Lee Sala

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Lee Sala
Real name Lee Sala
Rated at Middleweight
Nationality United States American
Born 1926
Donora, Pennsylvania, U.S.
Stance Orthodox
Boxing record
Total fights 83
Wins 76
Wins by KO 48
Losses 7
Draws 0

Lee Sala (born 1926) was a leading contender for the middleweight boxing crown in the 1940s and 50s. His professional career spanned from 1946 until 1953, with a record of 76 wins, 7 losses, 0 draws, and 48 knockouts.[1]

Early life[edit]

Lee was born to a working class Italian family in Donora, Pennsylvania. He was brought up during the Great Depression, with a house full of relatives including 5 siblings, and two of his cousins. His father, a bricklayer by trade worked very hard to put food on the table, even when there were no jobs available. Lee accredits his desire to box to his cousins Bruno and Libro Sala who were both professional boxers in the 1920s and 30's, Both of whom were top contenders. The Sala's were a very athletic family. Lee's older brother Tony was an All-American football player at Villanova University, as well as intercollegiate boxing champion 4 years in a row. His younger brother Fritz was a baseball prospect in his youth.

U.S. military service[edit]

Lee enlisted in the United States Navy in 1944 During World War II. He served on the USS Iowa for 2 years, and saw action in the south Pacific. During his tenure in the Navy, he won the Navy olympic amateur championship of north Japan.

Professional career[edit]

After being honorably discharged from the Navy in 1946, Lee turned professional. Winning his first bout against Sonny Hope by knockout in round 4. Lee then went on a 47-fight winning streak,[1] finally losing a decision to Tony DeMicco.[2] He avenged his loss 2 weeks later[3] Lee fought many top contenders of his time, and newspaper articles reveal that he was in line for a title shot on several occasions. Some say that Lee "hit to hard" and that is why those matches never came to fruition. A Washington Post article from June 19, 1948 reveals that Promoter Jack McGinley offered Rocky Graziano $25,000 for a non title shot against Sala,[4] the offer was declined. At one point Sala had outstanding offers to fight both Sugar Ray Robinson and Jake LaMotta for the title. LaMotta received offers from Sala's manager Bunny Buntag upwards of $50,000. Sala was next in line for a title shot against Robinson after LaMotta's loss to "Sugar" Ray in 1951, however Robinson signed to fight Holly Mims[5] One of Sala's most memorable bouts was against Syracuses' Joey Dejohn, who went on to fight Jake LaMotta. Sala was knocked down 5 times, but in the 6th round, he was able to turn it around and knock DeJohn out, breaking Dejohn's Jaw in the process.[4] Sala remained a top-10 middleweight contender for the majority of his career, and finally retired after a few setbacks to big name fighters such as Carl "Bobo" Olson. Sala had also just married Florida beauty queen Adeline Mondello, and was planning on starting a family.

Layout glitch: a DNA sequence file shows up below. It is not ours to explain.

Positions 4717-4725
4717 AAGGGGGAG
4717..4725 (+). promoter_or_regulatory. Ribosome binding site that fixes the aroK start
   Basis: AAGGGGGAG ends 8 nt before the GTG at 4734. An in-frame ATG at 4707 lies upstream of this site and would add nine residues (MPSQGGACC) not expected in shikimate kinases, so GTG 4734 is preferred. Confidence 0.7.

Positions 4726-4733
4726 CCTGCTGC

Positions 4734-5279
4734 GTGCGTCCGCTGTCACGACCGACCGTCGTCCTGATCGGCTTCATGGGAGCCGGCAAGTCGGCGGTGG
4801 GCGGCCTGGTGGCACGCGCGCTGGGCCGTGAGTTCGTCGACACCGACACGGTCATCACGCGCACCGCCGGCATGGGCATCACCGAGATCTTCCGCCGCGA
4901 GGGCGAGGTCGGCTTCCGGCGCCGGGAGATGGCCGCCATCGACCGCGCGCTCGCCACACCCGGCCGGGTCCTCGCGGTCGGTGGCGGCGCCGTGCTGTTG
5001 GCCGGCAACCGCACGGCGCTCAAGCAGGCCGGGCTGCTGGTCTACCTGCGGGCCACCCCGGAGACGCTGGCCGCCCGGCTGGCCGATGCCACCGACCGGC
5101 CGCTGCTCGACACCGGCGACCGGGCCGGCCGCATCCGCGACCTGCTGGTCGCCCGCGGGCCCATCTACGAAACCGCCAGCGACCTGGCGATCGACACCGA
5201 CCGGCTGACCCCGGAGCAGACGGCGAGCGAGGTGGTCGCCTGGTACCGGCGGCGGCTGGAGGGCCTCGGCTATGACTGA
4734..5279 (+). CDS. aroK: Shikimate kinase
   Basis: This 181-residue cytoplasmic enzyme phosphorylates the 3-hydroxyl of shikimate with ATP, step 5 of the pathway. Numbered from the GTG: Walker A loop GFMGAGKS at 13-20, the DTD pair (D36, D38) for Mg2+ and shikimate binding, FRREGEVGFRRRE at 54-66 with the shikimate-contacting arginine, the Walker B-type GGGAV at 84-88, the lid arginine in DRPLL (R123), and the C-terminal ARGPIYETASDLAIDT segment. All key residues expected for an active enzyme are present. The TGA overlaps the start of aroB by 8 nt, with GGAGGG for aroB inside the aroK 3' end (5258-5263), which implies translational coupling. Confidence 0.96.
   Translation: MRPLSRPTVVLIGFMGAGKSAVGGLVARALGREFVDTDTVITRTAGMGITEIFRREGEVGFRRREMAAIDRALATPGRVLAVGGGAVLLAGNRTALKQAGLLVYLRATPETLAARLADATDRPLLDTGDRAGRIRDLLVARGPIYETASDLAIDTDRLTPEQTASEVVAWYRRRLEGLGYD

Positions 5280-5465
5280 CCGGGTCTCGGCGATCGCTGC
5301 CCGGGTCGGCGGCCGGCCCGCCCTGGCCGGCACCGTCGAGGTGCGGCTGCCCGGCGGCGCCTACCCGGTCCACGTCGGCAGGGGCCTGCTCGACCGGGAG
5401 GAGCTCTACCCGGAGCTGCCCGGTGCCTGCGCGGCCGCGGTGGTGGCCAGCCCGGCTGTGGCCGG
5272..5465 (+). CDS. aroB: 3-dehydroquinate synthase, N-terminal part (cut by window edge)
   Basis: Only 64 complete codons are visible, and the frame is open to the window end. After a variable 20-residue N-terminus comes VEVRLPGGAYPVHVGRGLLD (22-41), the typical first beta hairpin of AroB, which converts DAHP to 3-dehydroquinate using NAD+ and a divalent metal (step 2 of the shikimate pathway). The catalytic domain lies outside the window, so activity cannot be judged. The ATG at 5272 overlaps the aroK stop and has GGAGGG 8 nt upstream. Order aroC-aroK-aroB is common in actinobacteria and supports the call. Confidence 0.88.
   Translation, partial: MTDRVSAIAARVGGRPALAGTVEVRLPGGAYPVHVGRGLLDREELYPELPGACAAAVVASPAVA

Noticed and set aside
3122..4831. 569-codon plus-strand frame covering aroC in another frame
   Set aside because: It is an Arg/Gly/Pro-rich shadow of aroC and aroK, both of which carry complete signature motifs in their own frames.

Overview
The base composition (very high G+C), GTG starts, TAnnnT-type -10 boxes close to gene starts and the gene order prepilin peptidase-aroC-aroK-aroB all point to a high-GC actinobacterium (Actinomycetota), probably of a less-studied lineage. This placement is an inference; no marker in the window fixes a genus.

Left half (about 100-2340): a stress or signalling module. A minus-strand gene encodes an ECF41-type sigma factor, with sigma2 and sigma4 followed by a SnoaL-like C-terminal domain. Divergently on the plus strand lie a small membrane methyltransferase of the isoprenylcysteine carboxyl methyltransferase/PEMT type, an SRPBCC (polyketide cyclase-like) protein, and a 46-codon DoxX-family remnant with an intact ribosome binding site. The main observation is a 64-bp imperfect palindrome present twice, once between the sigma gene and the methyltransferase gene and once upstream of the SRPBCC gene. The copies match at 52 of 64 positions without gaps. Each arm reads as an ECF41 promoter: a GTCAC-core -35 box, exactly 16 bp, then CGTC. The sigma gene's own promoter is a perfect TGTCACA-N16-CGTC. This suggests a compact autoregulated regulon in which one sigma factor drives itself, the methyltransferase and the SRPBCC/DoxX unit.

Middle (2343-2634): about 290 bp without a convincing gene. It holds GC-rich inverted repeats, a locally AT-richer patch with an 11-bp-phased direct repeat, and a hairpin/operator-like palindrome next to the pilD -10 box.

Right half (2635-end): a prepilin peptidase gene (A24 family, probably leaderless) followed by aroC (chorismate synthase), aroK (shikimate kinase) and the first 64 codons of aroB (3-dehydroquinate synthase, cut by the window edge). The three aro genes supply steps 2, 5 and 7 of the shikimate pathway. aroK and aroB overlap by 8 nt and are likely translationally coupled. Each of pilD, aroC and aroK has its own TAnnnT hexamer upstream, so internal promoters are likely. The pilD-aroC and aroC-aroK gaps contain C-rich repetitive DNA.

After Lee retired from boxing, he and his wife had 2 children. He started working in the whiskey distribution business, and later became a deputy sheriff for the Hillsborough County Sheriff's Office. He lived in Tampa, Florida with his wife, daughter and grandson, and who died on December 3, 2012.[7]


  1. ^ a b BoxRec: Lee Sala
  2. ^ De Micco Outpoints Lee Sala NY Times
  3. ^ Pittsburgh Post-Gazette - Feb 22, 1949
  4. ^ a b Pittsburgh Post-Gazette - Jun 19, 1948
  5. ^ Robinson, Mims Meet Tonight in Non-title Bout [1] Chicago Daily Tribune, Apr 5, 1951
  6. ^ Montalvo, Eddy (January 4, 2013). "Obituary: Lee Sala, Donora native who gained fame in boxing ring - Pittsburgh Post-Gazette". Pittsburgh Post-Gazette. 
  7. ^ Montalvo, Eddy (January 4, 2013). "Post Gazette". Pittsburgh Post-Gazette.